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The common law position is that in managing conflict of duties an intermediary's duty to obey a customer's instructions rests on questions of fact (Mitchell v Newhall (1846) 15 M & W 308). What is important is to inquire whether or not an intermediary followed his customer's instructions. If the instructions were not clear and the intermediary interpreted them on the basis of the clear part of the instructions then the intermediary did discharge his fiduciary duty to obey the customer's instructions. However, there are other instances when an fiduciary could find himself confronted with a conflict of interests. For example, as the UK Law Commission observes:
"... the solicitors' professional conduct rules provide that a solicitor should not accept instructions to act for two or more clients where there is a conflict or a significant risk of conflict between the interests of those two clients. The guidance envisages that Chinese walls can only be used in very rare cases following the amalgamation of two firms and then only when the best interests of clients permit the amalgamated firm to continue to act and the clients have received full and frank independent advice and have subsequently consented to the arrangement. The rules of actuaries and insurance brokers are also stricter. It would be undesirable if a firm could rely on the less strict SIB (Securities Investment Board) rule as a defence to civil proceedings even though it had breached its own professional conduct rules." (UK Law Commission 1995, p 106)
At common law an intermediary owes his customer a duty of confidentiality (Standard Investments v CIBC  22 DLR (4th) 410). However, the information being guarded must have the necessary quality of confidence to merit protection. By contrast, if the information is `public property and public knowledge', no duty of confidence arises (in Saltman Engineering Co Ltd v Campbell Engineering Ltd  3 All E.R. 413 at 415 per Lord Greene MR).
In general, an action for breach of confidentiality may be based on some express or implied contractual obligation (Thomas Marshall (Exporters) Ltd v Guinle  3 All ER 193), or on `a broad principle of equity that he who has received information in confidence shall not take unfair advantage of it' (Seager v Copydex Ltd  2 All ER 415, 417 per Lord Denning MR). At common law, in determining whether or not a fiduciary ought to have known of the obligation of confidence, the courts have applied the reasonable man test spelt out by Megarry J in Coco v. AN Clark (Eng) Ltd  RPC 41, 47:
"It seems to me that if the circumstances are such that a reasonable man standing in the shoes of the recipient of the information would have realised that upon reasonable grounds the information was being given to him in confidence, then this should suffice to impose upon him the equitable obligation of confidence. In particular where information of commercial or industrial value is given on a business-like basis and with some avowed common object in mind... I would regard the recipient as carrying a heavy burden if he seeks to repel a contention that he was bound by an obligation of confidence."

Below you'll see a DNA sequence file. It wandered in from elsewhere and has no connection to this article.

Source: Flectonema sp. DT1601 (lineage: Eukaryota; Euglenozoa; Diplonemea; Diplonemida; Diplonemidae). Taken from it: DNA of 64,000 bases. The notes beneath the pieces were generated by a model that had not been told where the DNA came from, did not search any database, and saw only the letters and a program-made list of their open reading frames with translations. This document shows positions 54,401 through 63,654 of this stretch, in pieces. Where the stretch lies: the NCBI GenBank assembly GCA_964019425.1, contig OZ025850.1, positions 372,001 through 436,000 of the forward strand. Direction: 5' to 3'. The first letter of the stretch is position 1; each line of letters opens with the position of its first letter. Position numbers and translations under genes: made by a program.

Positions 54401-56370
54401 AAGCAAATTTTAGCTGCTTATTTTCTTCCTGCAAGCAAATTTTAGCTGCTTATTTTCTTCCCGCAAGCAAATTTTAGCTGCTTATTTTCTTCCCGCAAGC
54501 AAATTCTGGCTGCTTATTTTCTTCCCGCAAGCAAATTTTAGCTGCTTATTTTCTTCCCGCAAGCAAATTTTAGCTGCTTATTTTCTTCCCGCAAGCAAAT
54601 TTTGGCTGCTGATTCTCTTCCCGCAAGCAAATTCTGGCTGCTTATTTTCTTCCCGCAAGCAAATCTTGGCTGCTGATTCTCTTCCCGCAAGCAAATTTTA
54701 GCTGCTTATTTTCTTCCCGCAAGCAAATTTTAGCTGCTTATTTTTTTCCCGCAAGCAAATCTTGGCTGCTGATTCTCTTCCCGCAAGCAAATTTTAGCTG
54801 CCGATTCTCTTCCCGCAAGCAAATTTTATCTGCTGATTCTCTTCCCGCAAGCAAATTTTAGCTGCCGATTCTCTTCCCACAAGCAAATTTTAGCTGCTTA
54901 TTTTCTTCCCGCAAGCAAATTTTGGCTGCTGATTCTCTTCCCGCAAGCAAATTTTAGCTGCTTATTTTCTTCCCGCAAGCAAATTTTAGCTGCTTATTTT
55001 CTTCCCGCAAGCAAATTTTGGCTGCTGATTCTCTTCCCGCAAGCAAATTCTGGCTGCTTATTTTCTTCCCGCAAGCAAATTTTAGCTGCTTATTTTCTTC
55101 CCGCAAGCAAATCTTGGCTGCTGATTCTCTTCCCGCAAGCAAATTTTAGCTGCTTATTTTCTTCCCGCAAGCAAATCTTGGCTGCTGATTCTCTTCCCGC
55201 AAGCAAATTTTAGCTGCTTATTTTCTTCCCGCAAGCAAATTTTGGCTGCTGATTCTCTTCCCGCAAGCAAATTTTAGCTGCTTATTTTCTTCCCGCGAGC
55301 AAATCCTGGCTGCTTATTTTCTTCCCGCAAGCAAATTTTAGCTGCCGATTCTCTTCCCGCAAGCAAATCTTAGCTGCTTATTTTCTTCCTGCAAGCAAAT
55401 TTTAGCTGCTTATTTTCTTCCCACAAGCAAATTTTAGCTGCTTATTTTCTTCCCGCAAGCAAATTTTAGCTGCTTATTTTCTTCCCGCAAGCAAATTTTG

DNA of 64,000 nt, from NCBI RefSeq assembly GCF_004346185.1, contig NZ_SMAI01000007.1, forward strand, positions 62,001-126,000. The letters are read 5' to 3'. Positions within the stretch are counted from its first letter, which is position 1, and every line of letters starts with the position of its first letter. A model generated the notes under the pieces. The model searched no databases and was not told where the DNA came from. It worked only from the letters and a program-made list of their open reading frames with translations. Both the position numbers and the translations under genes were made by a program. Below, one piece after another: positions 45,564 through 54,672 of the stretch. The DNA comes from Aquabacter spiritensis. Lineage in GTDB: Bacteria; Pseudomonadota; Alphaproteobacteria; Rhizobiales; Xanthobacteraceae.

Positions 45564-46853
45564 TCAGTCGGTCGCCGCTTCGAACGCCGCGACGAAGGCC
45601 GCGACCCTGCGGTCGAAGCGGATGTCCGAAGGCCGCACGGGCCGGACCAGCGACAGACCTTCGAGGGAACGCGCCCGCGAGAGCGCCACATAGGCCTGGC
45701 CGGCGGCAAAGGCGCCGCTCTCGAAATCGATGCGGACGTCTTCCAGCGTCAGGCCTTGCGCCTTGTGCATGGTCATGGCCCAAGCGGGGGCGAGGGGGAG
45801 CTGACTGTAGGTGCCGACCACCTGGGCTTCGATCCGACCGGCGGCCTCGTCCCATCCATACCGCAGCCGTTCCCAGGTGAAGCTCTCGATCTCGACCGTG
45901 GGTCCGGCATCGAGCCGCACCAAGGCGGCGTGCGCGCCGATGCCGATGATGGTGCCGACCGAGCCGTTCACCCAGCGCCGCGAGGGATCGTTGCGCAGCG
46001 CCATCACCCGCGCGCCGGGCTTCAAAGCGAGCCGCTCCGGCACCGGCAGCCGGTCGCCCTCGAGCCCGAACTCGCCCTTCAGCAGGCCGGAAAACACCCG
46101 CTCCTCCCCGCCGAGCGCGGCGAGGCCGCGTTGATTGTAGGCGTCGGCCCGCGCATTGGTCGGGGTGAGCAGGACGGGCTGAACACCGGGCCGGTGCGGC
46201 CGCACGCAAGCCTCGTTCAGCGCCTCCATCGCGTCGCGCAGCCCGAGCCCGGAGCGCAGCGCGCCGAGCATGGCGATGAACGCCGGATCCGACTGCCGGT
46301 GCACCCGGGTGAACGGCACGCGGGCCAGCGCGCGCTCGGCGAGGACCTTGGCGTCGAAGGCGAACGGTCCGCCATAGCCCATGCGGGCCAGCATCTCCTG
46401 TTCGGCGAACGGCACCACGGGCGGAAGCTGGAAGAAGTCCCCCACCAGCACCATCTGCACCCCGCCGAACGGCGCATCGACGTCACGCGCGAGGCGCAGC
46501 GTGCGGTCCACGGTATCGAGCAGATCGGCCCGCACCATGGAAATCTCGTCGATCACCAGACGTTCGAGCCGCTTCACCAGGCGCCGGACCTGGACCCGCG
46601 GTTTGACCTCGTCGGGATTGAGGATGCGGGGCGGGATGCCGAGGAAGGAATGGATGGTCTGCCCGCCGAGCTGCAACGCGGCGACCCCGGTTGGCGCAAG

As a general rule, an intermediary must keep orders of his customer in confidence and with care. In Indata Equipment Supplies Ltd. (trading as Autofleet) v ACL Ltd (The Times, 14th August 1997) Lord Justice Simon Brown, Lord Justice Otton and Mr. Justice Owen held that when a finance house with whom a broker was arranging finance for a client used confidential information provided by the broker as the basis for making an agreement directly with the client, thus cutting out the broker, the mere fact of the receipt of confidential information did not create a fiduciary relationship between the finance house and the broker so as to give rise to fiduciary obligations. However, a blatant disregard for what should be commercial ethics and practice in the misuse of confidential information did amount to a breach of the equitable doctrine of confidence, and could also constitute the tort of unlawful interference with business. Arguments on the distinction of fiduciary obligations from the equitable doctrine of confidence are of little relevance here. Suffice it to say that the court further ruled that where parties enter into contractual relations at arm's length and understand what they are agreeing to, there is little scope for the law to add the extra dimension of fiduciary duties to the relationship which they have selected.(6)
By contrast, where the intermediary is an organisation, such as a Bank, and one of its departments is influencing the other departments by providing them with information on a client that is operating in competition with clients of the other departments, the transmission of information could prejudice the first client. Indeed, this would bring into play the concept of attribution of knowledge. In Kelly v Cooper  3 WLR. 936 an intermediary acted for both the buyer and the seller. It was held that where the nature of the intermediary's business is such that he deals with various parties in competition with each other, on either side of the buyer or seller, then the nature of the contracts between the intermediary and these customers respectively would determine whether or not there is a fiduciary duty to disclose instructions of one customer to the other. To overcome such problems, Chinese walls have been advocated by many commentators as a way of segregating information of customers (see Lipton and Mazur 1975 and 1976). Even so, the law courts have usually taken the view that Chinese walls do not afford a solution to the problem of attribution of knowledge (Re a Solicitor  1 All ER 353). A similar view has been advanced by the Law Commission in England. Addressing the position of law firms in England, the Law Commission observes: